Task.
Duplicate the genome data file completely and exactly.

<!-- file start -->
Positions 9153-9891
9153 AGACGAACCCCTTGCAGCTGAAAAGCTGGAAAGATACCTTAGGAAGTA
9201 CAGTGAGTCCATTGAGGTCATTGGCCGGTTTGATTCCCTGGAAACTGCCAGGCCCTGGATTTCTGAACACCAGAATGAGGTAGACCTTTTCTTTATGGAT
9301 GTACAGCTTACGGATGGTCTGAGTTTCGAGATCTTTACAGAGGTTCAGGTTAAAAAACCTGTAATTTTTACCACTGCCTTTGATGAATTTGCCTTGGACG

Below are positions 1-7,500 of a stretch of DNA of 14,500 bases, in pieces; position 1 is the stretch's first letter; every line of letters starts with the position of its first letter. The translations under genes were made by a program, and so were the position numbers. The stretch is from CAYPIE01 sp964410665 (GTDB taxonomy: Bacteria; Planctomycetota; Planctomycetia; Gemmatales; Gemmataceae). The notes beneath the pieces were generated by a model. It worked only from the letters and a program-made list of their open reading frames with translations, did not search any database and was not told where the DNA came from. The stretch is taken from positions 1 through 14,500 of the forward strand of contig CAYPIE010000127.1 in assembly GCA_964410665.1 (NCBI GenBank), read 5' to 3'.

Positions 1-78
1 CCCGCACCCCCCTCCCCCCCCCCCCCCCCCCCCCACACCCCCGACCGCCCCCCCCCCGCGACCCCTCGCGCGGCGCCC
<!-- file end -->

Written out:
Positions 9153-9891
9153 AGACGAACCCCTTGCAGCTGAAAAGCTGGAAAGATACCTTAGGAAGTA
9201 CAGTGAGTCCATTGAGGTCATTGGCCGGTTTGATTCCCTGGAAACTGCCAGGCCCTGGATTTCTGAACACCAGAATGAGGTAGACCTTTTCTTTATGGAT
9301 GTACAGCTTACGGATGGTCTGAGTTTCGAGATCTTTACAGAGGTTCAGGTTAAAAAACCTGTAATTTTTACCACTGCCTTTGATGAATTTGCCTTGGACG

Below are positions 1-7,500 of a stretch of DNA of 14,500 bases, in pieces; position 1 is the stretch's first letter; every line of letters starts with the position of its first letter. The translations under genes were made by a program, and so were the position numbers. The stretch is from CAYPIE01 sp964410665 (GTDB taxonomy: Bacteria; Planctomycetota; Planctomycetia; Gemmatales; Gemmataceae). The notes beneath the pieces were generated by a model. It worked only from the letters and a program-made list of their open reading frames with translations, did not search any database and was not told where the DNA came from. The stretch is taken from positions 1 through 14,500 of the forward strand of contig CAYPIE010000127.1 in assembly GCA_964410665.1 (NCBI GenBank), read 5' to 3'.

Positions 1-78
1 CCCGCACCCCCCTCCCCCCCCCCCCCCCCCCCCCACACCCCCGACCGCCCCCCCCCCGCGACCCCTCGCGCGGCGCCC